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Abandoned Whaling Station


“The island of South Georgia in the South Atlantic is remote, to say the least – they are 1,390 kilometers (864 mi) east-southeast of the Falkland Islands, considered the ends of the earth by many themselves. There is no air strip and visitor must arrive on the island by boat. On the northern coast of the island is the former whaling station of Stromness, named for a village in the Scottish Orkney isles. The last time the place was used commercially was in the early 1960s. Now it is left to decay, its only company the seals and penguins native to the islands.” w/ photos

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Missile Park?


“The White Sands Missile Range Museum is located within the premises of the military facility, about 100 km south of the Trinity Site. The missile museum is crammed with information about the origin of America’s nuclear program, its pioneering ventures into space and the development of rockets as weapons, and about the accomplishments of scientists like Dr. Wernher von Braun and Dr. Clyde Tombaugh. The most fascinating display of the museum is the missile park. It’s an outdoor display of more than 60 different rockets used in combat from WWII to the Gulf War. These include everything from the WAC Corporal and Loon (U.S. version of the V-1) to a Pershing II, a Patriot and the V-2, the world’s first long range ballistic missiles and the first man-made object to reach the fringe of space. The rockets are installed outside the museum building in an acre-sized garden, with most of them pointing towards the sky as if ready to blast off.” w/ photos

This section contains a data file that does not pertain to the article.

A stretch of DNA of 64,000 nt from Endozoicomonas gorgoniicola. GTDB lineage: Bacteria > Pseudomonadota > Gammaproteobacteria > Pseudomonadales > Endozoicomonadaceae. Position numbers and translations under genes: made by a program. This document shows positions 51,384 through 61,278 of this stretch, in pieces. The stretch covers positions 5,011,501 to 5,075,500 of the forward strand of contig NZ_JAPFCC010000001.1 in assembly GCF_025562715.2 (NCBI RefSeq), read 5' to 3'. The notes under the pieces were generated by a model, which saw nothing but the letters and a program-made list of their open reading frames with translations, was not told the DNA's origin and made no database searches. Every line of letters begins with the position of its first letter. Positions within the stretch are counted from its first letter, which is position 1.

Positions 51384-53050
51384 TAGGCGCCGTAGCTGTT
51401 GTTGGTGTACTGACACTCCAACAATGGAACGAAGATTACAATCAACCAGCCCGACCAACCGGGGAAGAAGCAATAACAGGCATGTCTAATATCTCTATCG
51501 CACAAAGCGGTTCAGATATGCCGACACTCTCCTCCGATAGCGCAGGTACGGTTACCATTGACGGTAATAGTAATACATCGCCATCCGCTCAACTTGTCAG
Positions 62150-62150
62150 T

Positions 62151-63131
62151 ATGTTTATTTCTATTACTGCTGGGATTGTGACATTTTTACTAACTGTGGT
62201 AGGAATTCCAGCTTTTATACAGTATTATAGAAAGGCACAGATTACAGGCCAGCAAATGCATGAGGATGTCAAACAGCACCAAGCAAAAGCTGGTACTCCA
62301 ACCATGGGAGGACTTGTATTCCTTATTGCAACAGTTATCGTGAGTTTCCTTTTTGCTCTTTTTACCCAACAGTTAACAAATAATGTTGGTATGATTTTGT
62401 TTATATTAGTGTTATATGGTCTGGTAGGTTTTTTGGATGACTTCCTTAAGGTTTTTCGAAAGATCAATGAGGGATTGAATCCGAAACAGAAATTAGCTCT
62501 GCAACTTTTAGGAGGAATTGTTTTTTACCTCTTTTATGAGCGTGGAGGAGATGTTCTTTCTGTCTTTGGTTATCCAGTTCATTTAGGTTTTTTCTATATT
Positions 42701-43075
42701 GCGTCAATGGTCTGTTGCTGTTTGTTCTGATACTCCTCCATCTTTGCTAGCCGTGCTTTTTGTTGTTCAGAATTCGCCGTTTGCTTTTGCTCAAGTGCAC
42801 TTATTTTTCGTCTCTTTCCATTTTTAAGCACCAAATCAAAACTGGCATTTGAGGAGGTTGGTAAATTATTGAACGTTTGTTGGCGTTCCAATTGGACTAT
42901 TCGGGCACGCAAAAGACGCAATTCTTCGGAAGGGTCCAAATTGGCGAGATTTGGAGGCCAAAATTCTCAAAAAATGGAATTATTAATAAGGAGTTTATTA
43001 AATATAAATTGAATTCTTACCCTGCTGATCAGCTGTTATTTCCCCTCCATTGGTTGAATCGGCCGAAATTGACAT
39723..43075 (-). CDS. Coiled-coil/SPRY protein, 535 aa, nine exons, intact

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Inflatable Concrete


Architecturally, a dome is a strong, stable shape. But building a dome out of stone or concrete is a labor-intensive, expensive endeavor. Engineers Johann Kollegger and Benjamin Kromoser from the Vienna University of Technology have come up with a construction method that’s cheap and simple: inflating slabs of precisely shaped concrete that join together when they rise up. The technique could make it possible to erect strong, inexpensive buildings in impoverished areas or to quickly and cheaply build everything from concert pavilions to highway underpasses.” w/ photos

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The Blue Forest


“Located just at the boundary of Flanders and Wallonia, in the municipality of Halle, about 30 minutes south of Brussels, lies the forest of Hallerbos or Halle’s Wood in English. From late April to early May a few acres of woodlands on the edge of Hallerbos is covered by a splendid carpet of wild bluebell hyacinths. In the early spring, the forest canopy is covered with leaves, sunlight pours through the branches and turns the pale blue of flowers into a vivid bluish purple. The bluebell carpet spreads as far as the eye can see, circling around the slender trees, running into the valleys and massing around the creeks.” w/ photos